Platonic Love: Are We Using the Wrong Expression?
Have you ever heard of the expression ‘platonic love’? Usually, people use this expression to refer to a person they feel a romantic connection to that is out of their reach. It’s unrequited love which often makes the person fantasize about and idealize the other person. But what does this kind of love have to do with Plato? Did Plato ever talk about this ‘platonic love’?
The answer is no. Plato’s concept of love never referenced an unattainable person. What happened is that we created a variation of the concept of platonic love. Although the evolution of the term is understandable in some way, it’s important to differentiate the modern platonic love from the love that Plato talked about. Let’s take a closer look.
The concept of love in Plato’s Symposium
In Symposium, the Greek philosopher talks about love through Socrates. In this work, there’s a banquet taking place and everyone present gives a speech about love. These range from the most superficial to Socrates’ very deep speech, which actually represents Plato’s own thoughts.
First of all, Phaedrus points out that Eros, the Greek god of love, is the oldest of the gods. Thus, he’s the inspiring force to perform great actions. He affirms that love is what gives us the courage to be better people.
Next, Pausanias, who’s more profound, speaks of two types of love: bodily love and heavenly love. The former is more physical and superficial, while the latter is more morally perfect.
Aristophanes narrates the story of the mythological conception of man. According to this story, in the beginning, there were three types of beings: males, females, and androgynous people. The latter conspired against the gods and, as punishment, Zeus split them in two. Since then, human beings look for their other half or their soulmate. In this search for that other half, some lean towards homosexuality, while others towards heterosexuality, depending on their primitive state.
Finally, Socrates says that love is the force that allows us to contemplate the purest and most ideal beauty.
Love according to Plato
As we mentioned earlier, Socrates represents Plato’s own thoughts. Therefore, we know that Socrates’ speech in Symposium represents Plato’s own concept of love.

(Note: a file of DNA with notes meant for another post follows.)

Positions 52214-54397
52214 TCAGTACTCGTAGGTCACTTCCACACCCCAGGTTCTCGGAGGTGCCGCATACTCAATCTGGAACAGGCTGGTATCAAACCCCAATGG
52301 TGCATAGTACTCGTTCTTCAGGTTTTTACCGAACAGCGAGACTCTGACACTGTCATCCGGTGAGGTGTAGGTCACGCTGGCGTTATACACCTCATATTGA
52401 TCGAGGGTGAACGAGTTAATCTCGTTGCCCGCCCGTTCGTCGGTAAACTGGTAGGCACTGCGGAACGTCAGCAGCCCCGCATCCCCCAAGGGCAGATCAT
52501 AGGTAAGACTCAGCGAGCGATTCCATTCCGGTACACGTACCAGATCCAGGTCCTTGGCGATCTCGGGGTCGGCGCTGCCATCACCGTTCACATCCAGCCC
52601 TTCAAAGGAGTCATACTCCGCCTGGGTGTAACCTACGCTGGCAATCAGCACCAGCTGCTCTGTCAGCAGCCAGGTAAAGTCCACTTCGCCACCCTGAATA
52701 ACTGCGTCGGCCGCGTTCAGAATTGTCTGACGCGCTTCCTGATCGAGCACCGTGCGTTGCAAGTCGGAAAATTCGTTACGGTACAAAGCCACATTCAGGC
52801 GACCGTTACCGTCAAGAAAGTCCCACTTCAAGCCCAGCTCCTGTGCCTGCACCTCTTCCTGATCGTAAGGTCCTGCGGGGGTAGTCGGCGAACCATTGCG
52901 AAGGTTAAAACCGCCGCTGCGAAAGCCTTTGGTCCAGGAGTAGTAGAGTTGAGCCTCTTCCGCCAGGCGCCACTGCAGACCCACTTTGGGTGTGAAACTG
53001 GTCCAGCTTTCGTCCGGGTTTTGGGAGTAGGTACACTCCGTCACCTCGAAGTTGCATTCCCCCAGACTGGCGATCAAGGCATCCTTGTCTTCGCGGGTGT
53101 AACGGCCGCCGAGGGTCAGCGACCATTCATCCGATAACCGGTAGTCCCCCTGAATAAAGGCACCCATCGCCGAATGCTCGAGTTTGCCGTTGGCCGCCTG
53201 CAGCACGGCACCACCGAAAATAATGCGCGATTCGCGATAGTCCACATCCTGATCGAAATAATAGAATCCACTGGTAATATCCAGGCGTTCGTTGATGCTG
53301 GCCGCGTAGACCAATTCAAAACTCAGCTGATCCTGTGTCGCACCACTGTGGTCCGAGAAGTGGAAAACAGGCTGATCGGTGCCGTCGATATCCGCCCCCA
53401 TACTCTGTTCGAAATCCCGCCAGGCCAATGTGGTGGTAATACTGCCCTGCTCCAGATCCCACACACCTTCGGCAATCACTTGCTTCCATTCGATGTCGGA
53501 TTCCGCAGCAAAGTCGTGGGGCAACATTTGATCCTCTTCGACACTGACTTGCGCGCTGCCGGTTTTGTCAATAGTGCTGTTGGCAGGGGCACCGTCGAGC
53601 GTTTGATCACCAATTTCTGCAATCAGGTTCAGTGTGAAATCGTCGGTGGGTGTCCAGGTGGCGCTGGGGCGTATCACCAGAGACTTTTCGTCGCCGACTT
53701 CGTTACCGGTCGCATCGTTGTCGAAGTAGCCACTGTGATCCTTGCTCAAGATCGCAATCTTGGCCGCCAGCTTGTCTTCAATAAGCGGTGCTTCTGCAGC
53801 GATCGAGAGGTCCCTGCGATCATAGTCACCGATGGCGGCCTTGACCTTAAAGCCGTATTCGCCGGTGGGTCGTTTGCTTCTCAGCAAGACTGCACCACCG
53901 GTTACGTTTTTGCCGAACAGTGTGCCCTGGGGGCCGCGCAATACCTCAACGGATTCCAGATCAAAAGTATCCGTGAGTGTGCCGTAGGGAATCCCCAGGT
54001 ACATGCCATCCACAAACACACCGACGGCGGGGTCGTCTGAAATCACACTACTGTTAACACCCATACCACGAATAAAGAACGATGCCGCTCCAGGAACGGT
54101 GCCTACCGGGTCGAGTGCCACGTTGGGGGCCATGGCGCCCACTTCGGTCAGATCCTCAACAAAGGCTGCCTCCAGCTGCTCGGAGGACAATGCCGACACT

Plato, as in all of his philosophy, differentiates between the ideal world and the earthly world. In the ideal world, we can find the purest knowledge. Meanwhile, in the earthly world, there’s an imperfect knowledge which imitates the perfect ideal world.
According to Plato, the same thing goes for love. Platonic love is far from just the purely physical and pursues beauty. Love of beauty itself is understood as the supreme concept of love, which we can find in the ideal world. Witnessing beauty in all its splendor is the goal of love. Therefore, Plato believed that love is beauty in its purest and most abstract form.
Plato said that love of wisdom was the most perfect and purest concept of love. Therefore, Platonic love doesn’t mean idealizing a person but achieving wisdom, a type of spiritual beauty.
Over time, the concept of ‘platonic love’ evolved to its other definition of unattainable love. However, for Plato, the path we must take to achieve true beauty, and therefore love in all of its splendor, is through knowledge.
This path starts with the love of bodily beauty as an ideal aesthetic. Then, it goes from the beauty of souls to the love of knowledge. Plato said:
“Wondrous beauty is everlasting, not growing and decaying, or waxing and waning. [It’s] not fair in one point of view and foul in another, […] but beauty absolute, separate, simple, and everlasting, which is […] imparted to the ever-growing and perishing beauties of all other things. He who […] begins to perceive that beauty is not far from the end. […] And the true order of going, to the things of love […] until he arrives at the notion of absolute beauty, and at last know what the essence of beauty is. This is that life above all others which man should live, in the contemplation of beauty absolute. A beauty which if you once beheld, you would not be after the measure of gold, and garments whose presence now entrances you.”
A curious fact is that the expression ‘platonic love’ was first used in the fifteenth century, when Marsilio Ficino referred to the love for a person’s intelligence and beauty. Later, it became popular after the publication of the play The Platonick Lovers by English poet and playwright Sir William Davenant, who shared Plato’s meaning of love.It might interest you...